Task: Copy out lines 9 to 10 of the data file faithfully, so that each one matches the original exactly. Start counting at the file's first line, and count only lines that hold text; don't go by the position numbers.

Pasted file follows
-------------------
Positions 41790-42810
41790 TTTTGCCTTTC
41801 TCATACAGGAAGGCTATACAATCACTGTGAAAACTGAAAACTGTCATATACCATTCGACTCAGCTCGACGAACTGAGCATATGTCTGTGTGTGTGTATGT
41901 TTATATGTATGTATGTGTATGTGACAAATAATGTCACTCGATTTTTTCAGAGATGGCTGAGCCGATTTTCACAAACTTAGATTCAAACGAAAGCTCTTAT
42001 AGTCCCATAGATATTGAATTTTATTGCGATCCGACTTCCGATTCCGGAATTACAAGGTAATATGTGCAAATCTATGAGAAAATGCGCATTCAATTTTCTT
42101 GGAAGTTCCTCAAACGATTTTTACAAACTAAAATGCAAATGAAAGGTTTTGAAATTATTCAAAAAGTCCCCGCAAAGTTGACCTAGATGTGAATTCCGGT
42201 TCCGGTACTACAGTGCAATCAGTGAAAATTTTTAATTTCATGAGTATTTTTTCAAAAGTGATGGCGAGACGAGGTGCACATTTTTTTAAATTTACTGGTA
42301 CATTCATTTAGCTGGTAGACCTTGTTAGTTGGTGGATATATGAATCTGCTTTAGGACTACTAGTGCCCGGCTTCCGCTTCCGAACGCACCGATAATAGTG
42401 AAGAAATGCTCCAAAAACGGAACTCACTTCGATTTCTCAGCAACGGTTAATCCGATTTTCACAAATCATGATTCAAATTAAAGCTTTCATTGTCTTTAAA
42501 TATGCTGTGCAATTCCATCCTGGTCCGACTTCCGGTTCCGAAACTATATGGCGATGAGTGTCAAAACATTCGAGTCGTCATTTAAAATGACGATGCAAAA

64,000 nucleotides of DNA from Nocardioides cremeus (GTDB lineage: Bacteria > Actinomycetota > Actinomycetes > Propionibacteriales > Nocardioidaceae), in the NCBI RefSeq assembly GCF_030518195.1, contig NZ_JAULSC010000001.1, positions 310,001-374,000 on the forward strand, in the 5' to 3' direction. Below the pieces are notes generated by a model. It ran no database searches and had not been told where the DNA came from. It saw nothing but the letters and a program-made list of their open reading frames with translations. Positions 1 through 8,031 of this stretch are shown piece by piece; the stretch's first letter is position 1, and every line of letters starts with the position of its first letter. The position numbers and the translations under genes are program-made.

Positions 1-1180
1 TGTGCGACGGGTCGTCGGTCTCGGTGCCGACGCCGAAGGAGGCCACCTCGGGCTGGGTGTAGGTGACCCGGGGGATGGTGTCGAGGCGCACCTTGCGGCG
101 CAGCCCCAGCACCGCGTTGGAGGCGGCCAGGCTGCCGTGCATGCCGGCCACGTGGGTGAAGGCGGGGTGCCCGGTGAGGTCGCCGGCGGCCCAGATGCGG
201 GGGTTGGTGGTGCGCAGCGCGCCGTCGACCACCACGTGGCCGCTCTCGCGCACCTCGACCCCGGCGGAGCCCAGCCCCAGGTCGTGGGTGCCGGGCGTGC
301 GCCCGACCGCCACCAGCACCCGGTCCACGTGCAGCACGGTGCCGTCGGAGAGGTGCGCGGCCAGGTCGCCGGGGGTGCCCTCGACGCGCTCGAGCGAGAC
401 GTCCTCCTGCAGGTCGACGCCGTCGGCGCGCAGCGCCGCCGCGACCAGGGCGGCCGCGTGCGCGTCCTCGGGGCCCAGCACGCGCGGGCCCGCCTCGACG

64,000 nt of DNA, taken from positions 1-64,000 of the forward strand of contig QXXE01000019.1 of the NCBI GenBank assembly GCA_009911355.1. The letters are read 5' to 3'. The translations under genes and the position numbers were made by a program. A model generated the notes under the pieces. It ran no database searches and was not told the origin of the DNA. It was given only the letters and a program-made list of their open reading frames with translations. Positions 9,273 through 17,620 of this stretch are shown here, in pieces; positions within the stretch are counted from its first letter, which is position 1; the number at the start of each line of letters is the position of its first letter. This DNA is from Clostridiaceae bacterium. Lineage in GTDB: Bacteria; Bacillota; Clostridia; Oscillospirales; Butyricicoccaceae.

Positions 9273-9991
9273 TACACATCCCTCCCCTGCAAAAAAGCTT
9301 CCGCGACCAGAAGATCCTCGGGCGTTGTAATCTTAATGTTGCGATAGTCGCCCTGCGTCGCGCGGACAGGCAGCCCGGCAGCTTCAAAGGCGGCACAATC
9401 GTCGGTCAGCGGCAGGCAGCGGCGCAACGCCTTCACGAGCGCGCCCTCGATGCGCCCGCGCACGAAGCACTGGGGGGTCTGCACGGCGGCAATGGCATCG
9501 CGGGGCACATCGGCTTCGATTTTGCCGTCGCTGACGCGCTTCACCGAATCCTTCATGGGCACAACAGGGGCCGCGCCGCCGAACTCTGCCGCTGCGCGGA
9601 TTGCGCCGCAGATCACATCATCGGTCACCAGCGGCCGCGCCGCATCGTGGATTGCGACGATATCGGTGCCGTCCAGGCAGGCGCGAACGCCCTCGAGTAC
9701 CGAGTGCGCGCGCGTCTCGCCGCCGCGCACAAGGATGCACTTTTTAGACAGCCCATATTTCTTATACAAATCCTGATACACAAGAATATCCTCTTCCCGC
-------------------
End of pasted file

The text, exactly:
42401 AAGAAATGCTCCAAAAACGGAACTCACTTCGATTTCTCAGCAACGGTTAATCCGATTTTCACAAATCATGATTCAAATTAAAGCTTTCATTGTCTTTAAA
42501 TATGCTGTGCAATTCCATCCTGGTCCGACTTCCGGTTCCGAAACTATATGGCGATGAGTGTCAAAACATTCGAGTCGTCATTTAAAATGACGATGCAAAA